At the very least, it appears the County Commission slowed down Dyer’s plans for the wrecking ball while the discussion continues. But Commissioner Clarke made an important point on the record, stating the City of Orlando received about one billion dollars of County-controlled tax funds for the Citrus Bowl and Performing Arts Center – and that means the City has an obligation to work with the County on important matters like this, not ignore the County’s views on historic Tinker Field.

This week, the County Commission again heard from several speakers about saving Tinker Field before their official discussion. The residents complained they could not get any real responses from Dyer’s administration about proposals to save Tinker Field. Back in December, I also presented Mayor Jacobs and County Commissioners with one possible proposal to preserve and renovate the historic field, just like other cities around America are currently doing. I also delivered copies of my proposal to save Tinker Field to Orlando City Commissioners at the time.

This week’s County Commission discussion was pushed by Commissioner Pete Clarke. In the discussion, the public learned City of Orlando staff advised Orange County about several points that remain in contention. First, the City is claiming because of the Citrus Bowl construction Tinker Field’s current configuration would not allow for baseball with the reduced field. However, former Orlando Monarchs baseball General Manager Mark Popkin testified to the Orange County Commission last year that baseball still has a future at Tinker Field even after the Citrus Bowl construction.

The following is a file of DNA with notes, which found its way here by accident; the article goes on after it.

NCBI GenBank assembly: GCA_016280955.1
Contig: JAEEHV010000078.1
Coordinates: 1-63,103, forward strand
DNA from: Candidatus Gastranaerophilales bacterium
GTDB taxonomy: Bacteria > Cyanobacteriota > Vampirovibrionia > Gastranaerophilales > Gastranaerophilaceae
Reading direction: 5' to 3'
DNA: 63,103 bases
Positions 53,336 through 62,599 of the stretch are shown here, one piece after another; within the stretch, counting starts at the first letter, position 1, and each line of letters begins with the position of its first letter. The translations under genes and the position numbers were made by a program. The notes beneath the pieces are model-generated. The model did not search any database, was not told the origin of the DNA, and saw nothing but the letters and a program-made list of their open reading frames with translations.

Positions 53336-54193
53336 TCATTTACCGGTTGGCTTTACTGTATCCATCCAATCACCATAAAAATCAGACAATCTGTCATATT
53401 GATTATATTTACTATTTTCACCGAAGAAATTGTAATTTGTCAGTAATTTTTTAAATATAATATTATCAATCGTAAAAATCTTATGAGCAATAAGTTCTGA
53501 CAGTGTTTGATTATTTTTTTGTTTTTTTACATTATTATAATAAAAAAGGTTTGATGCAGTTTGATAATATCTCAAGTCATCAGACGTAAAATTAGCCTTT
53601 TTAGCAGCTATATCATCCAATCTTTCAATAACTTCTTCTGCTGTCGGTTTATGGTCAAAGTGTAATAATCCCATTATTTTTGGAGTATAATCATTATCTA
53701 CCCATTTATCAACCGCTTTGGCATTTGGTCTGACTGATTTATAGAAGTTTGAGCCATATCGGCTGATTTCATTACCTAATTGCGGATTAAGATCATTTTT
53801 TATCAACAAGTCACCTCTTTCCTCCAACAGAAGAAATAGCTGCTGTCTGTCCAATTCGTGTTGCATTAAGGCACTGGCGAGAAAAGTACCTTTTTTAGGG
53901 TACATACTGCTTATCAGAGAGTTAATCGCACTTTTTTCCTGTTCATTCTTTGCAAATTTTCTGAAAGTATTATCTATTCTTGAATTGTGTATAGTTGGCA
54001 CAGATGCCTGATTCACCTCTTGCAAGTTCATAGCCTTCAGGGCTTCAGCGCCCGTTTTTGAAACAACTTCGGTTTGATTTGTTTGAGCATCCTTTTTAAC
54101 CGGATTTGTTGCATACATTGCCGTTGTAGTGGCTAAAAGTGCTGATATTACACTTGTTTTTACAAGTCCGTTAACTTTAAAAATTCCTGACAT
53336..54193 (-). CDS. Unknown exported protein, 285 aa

Another point of contention is the City’s claim to Orange County that the historic grandstand structure is too deteriorated and is “economically impossible” to save. But Buddy Dyer just spent nearly a billion dollars on venues and the few million dollars needed to save Orlando’s most historic public venue makes it “economically impossible?” Public records confirm that Mayor Dyer is responsible for the deterioration of historic Tinker Field, to make this matter worse. The grandstands were built over 50 years ago, which would allow historic designation and protection. The City of Orlando Historic Preservation Board voted to save the historic grandstands where thousands sat while hearing Dr. Martin Luther King Jr.